Are you aware that you have something in common with Jon Bon Jovi?

Right. History should be history. We must not repeat history, but we must learn from it to create a better future. 

 

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majikthis

Posted

5 hours ago, malelover said:

After more than 30 years some of the memories have faded.

You or your hubby may remember that there was a brief period between the fall of the Wall and the actual reunification when the East and West Deutschmark exchange rate was 1:1.  Many people from the (former) Soviet Bloc (Hungary, Czechoslovakia, Poland) went to Berlin with their East German money, crossed over to West Berlin, exchanged it to West Deutschmarks and returned home to exchange it to their home currency at a much higher rate. I don't remember the exact rate, but considering that East German money was not worth the paper it was printed on, these people made a decent profit. A friend of mine studied economy at Humboldt University at that time, and he certainly made the most of this brief period.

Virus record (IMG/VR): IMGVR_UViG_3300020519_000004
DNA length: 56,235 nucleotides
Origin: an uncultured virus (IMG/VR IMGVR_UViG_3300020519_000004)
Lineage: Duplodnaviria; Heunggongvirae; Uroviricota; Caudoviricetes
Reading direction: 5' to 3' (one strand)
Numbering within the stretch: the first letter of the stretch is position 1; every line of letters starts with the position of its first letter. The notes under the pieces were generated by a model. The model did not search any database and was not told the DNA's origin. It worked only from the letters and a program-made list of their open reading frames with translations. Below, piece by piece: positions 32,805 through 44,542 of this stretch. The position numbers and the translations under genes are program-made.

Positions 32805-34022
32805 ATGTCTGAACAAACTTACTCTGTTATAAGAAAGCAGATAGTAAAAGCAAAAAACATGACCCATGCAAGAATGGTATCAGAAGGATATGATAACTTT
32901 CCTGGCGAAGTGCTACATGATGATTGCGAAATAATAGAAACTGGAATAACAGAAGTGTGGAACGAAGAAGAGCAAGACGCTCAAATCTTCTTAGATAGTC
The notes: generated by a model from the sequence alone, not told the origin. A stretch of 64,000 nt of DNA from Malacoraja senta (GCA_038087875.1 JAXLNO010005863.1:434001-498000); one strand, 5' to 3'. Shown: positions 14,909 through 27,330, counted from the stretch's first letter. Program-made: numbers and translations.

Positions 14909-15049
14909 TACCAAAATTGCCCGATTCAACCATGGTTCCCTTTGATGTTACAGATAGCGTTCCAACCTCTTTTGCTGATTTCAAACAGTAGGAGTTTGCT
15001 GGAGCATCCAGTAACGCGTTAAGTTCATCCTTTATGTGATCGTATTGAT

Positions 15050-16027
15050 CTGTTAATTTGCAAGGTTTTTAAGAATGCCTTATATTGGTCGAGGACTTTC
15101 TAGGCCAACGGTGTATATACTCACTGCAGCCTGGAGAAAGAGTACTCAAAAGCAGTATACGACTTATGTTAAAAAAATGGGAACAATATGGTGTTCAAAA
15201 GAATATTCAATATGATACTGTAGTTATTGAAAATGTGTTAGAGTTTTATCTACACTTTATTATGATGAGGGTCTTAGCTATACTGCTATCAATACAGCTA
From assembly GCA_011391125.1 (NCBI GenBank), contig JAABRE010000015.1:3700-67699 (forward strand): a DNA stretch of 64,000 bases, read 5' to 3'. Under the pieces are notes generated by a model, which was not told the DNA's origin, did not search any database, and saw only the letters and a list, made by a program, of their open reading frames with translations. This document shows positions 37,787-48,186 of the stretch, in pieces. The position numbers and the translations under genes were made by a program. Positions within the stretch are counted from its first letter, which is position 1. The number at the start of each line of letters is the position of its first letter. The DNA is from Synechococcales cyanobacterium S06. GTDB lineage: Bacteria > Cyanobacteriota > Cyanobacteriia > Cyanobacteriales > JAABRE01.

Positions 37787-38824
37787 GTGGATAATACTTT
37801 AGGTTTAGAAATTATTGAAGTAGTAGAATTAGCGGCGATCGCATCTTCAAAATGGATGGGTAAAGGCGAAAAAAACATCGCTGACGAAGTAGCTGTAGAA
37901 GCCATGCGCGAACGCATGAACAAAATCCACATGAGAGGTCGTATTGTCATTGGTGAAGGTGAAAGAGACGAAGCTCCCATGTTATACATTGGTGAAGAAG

5 hours ago, malelover said:

Are you aware that you have something in common with Jon Bon Jovi?

Apart from a nice tight butt?  :t1607: No, I was not. But I think for us here in CE Europe that piece of concrete has a more emotional or symbolic meaning. Watching the fall of the Berlin Wall was a very emotional moment - even more so than the Declaration of the Republic of Hungary or the execution of Nicolai and Elenea Ceaucescu (December 1989). We were watching the whole rotten, oppressive, stifling system crumble to so much rubble and dust.

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malelover

Posted (edited)

14 hours ago, majikthis said:

You or your hubby may remember that there was a brief period between the fall of the Wall and the actual reunification when the East and West Deutschmark exchange rate was 1:1.